Hospital concept fails after canton refuses to help fund yearly deficit Cantonal government has rejected to commit funds to help cover part of a SFr 5.5m annual deficit as proposed in a plan presented by Spital STS AG, the company that runs Saanen Hospital. The plan - titled the “Hospital Simmental-Saanenland Concept” - was developed in 2011 and was to turn both Saanen and Zweisimmen hospitals into health centers, each with their own focuses. Saanen Hospital would have dealt with ambulatory and outpatient services, and Zweisimmen with inpatient acute care. The SFr 5.5m annual deficit was too expensive for Spital STS to shoulder alone, causing it to request that the canton and the municipalities share in the burden. All the municipalities of the Sim-

mental-Saanenland region - with the exception of Niedersimmental - committed to fund a share of the deficit, as long as the canton would do the same. The canton announced in mid-January 2012, that it was unwilling to participate, stating that for political regional reasons, it could not commit to taking on any additional financial commitments. “From an overall perspective, it would be problematic to support a single lone region,” read a press release by the cantonal health department. Local politicians and hospital leaders have voiced their disappointment over the canton’s decision and lack of suggestions. “We had hoped for a different answer,” said Peter Dolder, chairman of

the board of Spital STS AG. He is also disappointed that the canton did not take into account the securing of adequate health care in the region when making its decision. “It takes an hour to get to the next closest hospital in favorable road conditions,” Dolder said. Now, there exists an urgent need for action, Dolder believes. The uncertainty is large, especially for staff. Although the “Hospital SimmentalSaanenland Concept” has failed, the hospital board is confident that a viable solution will be found. Sadly, “a solution with two locations is not financially viable,” Dolder said. The hospital board will work out solutions and present them to the affected municipalities

by early April. “We need to win over the authorities with a common solution,” Dolder said. “It is important that we are all pulling in the same direction.” Municipal President Aldo Kropf estimated that the population in the Saanenland-Obersimmental region grows to approximately 40,000 people during peak season. He believes that to only ensure the health care needs of the year-round population is shortsighted. “It cannot be that the nearest hospital with acute care is in Thun,” Kropf said. “If the supply of care is further reduced, ambulance services need to function even better.” TRANSLATED AND ADAPTED FROM THE ARTICLE BY ANITA MOSER AVS 24.01.2012


U RS

VON U N G E R G a l l E R y

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innovation

Friday 17 February 2012 Page 11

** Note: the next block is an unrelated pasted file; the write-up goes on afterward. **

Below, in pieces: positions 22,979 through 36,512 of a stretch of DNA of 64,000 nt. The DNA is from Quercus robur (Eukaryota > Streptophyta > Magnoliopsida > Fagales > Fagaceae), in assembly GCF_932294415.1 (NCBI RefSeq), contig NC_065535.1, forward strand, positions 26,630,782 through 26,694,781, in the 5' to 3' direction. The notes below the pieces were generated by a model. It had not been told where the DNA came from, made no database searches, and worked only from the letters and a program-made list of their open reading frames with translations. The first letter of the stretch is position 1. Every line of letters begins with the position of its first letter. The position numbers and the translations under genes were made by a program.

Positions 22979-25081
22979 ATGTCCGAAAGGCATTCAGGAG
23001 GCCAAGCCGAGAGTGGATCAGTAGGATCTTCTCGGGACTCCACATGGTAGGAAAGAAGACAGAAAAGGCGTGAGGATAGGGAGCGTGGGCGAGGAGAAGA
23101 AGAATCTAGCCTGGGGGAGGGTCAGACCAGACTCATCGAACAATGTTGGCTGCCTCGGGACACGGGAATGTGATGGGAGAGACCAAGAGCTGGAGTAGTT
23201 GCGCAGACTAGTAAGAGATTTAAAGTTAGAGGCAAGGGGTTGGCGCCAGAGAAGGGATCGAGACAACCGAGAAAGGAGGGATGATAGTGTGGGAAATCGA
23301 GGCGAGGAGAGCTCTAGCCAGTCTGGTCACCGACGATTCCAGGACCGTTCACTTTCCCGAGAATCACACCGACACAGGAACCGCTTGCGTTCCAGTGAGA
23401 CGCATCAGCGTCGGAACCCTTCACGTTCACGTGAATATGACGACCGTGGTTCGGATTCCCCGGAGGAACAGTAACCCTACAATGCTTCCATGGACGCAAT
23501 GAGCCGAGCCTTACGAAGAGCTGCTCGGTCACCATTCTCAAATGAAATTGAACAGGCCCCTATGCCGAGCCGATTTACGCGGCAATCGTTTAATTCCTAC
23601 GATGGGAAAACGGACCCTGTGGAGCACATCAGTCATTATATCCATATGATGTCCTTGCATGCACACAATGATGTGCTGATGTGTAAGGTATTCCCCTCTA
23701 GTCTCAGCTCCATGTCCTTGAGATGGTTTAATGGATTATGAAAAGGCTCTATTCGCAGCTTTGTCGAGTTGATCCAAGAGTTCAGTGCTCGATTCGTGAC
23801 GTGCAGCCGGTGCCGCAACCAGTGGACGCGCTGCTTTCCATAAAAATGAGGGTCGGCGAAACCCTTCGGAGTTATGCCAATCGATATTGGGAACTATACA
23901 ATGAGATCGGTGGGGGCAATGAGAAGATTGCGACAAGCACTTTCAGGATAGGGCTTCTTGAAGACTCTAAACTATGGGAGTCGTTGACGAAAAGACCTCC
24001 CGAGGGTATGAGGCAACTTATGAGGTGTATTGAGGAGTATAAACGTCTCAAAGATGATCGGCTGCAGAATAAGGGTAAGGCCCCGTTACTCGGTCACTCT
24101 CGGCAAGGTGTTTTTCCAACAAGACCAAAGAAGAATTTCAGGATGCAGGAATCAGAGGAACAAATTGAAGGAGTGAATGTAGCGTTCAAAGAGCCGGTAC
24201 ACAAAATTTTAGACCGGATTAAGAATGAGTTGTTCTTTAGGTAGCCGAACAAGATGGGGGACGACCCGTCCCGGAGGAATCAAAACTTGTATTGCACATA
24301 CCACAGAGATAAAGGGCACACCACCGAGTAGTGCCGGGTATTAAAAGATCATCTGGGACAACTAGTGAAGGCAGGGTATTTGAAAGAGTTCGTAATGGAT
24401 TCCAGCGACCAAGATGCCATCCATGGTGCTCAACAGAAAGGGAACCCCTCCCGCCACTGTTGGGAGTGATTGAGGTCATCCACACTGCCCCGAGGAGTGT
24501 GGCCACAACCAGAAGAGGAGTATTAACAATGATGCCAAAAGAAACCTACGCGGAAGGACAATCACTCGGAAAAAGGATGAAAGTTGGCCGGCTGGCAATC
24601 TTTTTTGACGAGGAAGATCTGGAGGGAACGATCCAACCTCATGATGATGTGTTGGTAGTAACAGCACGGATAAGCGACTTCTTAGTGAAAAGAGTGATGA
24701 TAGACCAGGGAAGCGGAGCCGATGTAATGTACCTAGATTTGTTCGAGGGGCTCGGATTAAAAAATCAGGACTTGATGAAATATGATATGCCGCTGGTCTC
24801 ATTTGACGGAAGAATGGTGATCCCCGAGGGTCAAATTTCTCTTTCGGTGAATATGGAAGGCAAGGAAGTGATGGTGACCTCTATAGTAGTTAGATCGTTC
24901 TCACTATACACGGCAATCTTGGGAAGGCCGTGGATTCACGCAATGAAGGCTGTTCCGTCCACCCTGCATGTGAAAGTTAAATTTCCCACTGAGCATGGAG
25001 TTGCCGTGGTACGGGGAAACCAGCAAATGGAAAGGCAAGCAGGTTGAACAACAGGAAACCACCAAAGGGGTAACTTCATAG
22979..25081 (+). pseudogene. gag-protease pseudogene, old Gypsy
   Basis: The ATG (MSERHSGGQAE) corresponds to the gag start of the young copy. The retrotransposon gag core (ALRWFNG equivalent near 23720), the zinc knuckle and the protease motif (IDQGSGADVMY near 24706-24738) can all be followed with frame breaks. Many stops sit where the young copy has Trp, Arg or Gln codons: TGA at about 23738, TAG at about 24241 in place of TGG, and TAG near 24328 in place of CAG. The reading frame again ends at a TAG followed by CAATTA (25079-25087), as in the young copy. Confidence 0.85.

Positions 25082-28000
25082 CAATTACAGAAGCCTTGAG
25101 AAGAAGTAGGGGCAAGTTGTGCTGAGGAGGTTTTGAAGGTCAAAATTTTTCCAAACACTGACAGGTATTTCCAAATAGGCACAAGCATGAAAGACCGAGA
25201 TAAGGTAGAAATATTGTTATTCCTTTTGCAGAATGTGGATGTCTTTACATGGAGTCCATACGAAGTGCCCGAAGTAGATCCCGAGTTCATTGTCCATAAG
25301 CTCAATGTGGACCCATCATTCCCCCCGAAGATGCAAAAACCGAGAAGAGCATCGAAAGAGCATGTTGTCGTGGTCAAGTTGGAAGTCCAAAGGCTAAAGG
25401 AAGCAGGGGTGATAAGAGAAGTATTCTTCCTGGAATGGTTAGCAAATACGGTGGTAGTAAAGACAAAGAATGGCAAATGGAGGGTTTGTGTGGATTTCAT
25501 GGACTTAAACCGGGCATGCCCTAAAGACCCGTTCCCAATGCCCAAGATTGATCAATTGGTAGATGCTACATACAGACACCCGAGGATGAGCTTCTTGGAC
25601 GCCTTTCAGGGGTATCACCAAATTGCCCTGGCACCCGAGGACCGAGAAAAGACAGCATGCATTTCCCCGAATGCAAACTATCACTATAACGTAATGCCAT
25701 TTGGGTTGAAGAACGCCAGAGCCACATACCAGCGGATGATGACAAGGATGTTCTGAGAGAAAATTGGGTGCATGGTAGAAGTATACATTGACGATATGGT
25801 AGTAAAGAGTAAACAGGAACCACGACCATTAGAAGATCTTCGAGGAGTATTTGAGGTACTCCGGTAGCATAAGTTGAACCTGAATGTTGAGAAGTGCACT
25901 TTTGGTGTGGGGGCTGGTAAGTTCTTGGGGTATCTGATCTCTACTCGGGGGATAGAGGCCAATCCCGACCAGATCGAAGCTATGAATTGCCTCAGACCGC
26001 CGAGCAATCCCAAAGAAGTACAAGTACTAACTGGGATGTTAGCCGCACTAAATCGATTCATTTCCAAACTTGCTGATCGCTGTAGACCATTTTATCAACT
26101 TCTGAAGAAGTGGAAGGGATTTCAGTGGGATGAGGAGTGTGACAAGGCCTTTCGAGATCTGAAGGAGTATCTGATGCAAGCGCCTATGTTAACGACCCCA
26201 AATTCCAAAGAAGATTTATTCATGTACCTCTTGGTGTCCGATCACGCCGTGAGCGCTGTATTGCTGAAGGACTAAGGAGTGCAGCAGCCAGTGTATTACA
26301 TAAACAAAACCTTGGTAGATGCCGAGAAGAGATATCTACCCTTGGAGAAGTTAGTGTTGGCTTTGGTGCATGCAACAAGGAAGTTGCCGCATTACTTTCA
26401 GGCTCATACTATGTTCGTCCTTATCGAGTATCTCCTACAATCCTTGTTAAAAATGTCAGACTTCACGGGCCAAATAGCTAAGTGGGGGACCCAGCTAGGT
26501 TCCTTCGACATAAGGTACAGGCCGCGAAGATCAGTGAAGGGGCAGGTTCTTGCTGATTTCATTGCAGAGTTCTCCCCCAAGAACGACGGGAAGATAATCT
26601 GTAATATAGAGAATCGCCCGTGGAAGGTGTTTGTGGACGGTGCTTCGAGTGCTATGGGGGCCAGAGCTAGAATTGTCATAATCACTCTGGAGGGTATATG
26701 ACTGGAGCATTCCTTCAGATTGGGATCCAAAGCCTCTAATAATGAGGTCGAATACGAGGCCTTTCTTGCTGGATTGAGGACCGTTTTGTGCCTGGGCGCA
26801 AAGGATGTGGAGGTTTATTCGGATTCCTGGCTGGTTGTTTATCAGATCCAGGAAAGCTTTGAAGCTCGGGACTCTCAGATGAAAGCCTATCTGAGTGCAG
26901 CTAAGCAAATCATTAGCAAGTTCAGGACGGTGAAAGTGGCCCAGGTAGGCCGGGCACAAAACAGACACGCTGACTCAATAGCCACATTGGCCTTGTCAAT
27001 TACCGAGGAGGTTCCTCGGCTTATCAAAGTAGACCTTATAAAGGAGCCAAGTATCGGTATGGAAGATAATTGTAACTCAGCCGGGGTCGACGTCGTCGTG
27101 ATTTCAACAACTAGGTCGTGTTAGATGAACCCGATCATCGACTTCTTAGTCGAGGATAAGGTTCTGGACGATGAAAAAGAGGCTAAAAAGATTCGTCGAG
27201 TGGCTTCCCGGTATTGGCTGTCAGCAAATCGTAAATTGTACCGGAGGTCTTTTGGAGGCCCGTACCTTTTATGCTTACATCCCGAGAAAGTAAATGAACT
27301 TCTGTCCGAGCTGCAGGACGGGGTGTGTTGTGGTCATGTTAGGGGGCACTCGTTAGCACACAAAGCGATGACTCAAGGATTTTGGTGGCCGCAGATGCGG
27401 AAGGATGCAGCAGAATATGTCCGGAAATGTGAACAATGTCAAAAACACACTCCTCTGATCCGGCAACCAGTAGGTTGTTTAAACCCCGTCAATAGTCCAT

Magie en Bois

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As a general contractor for private real estate, Zingre Chaletbau AG stands for high quality construction for over 60 years. Since the beginning of this year, ­Annabel Zingre, a certified interior architect and industrial designer, leads the family business as the magie en bois

zingre chaletbau ag solsanastrasse 10 3792 saanen tel. +41 (0) 33 744 47 91 www.zingre-chaletbau.ch

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ADVERTORIAL

16.01.12 16:49

third generation. She calls their work “Magie en bois”. “The cornerstone of our company is the strive for beauty. With the know-how and passion of our team, we offer future-orientated realisations of an ancient trade in the fields of carpentry, joinery, wood design, architecture and interior architecture.” We offer our customers – if they wish – a turn-key solution. We place great value on the personal dialogue with our customers and offer a reliable service and after-service.

For Annabel Zingre it is important to look to the future and incorporate new impulses for environmental friendly and sustainable business strategies. She is proud that Zingre Chaletbau AG is a Minergie partner and built two of the first certified Minergie houses in the ­region. As the young entrepreneur puts it:

We do not just deliver workmanship, but pure life spirit. Zingre Chaletbau AG. 3792 Saanen Solsanastrasse 10, Tel. 033 744 49 74

Gasthaus Rössli Feutersoey is open Gasthaus Rössli in Feutersoey reopened its doors at the beginning of the winter season. To the delight of many chalet owners and locals, Catherine Reichenbach is open again during the summer season, offering the same high standards as usual. At the beginning of last year Catherine and Hubert Reichenbach sought a buyer for the Gasthaus Rössli. Kurt Glur, Matti Immobilien AG and Bach Immobilien AG bought the property as Plot EC 277, which made it easier for couple Reichenbach-Rochat to adopt a futures view. Sadly Hubert Reichenbach died in July 2011, who for years held the future of the ”Rössli” in his hands. Many locals and guests at the time thought that the Gasthaus was closed. Catherine Reichenbach still regu-

larly hears that many regulars believe the restaurant is closed. ”Catherine Reichenbach remains the manager of the Rössli. In addition to the long-term staff at the Gasthaus, the team has been looking for additional staff for the kitchen. This popular restau-

rant’s choice is still the same,” says Marcel Bach. ‘Before the winter season, the restaurant was refurbished. A new wooden floor was laid in the dining area, the rooms got a fresh coat of paint and new curtains were hung. Sheepskins, for comfort and warmth, cover the chairs on the terrace, so that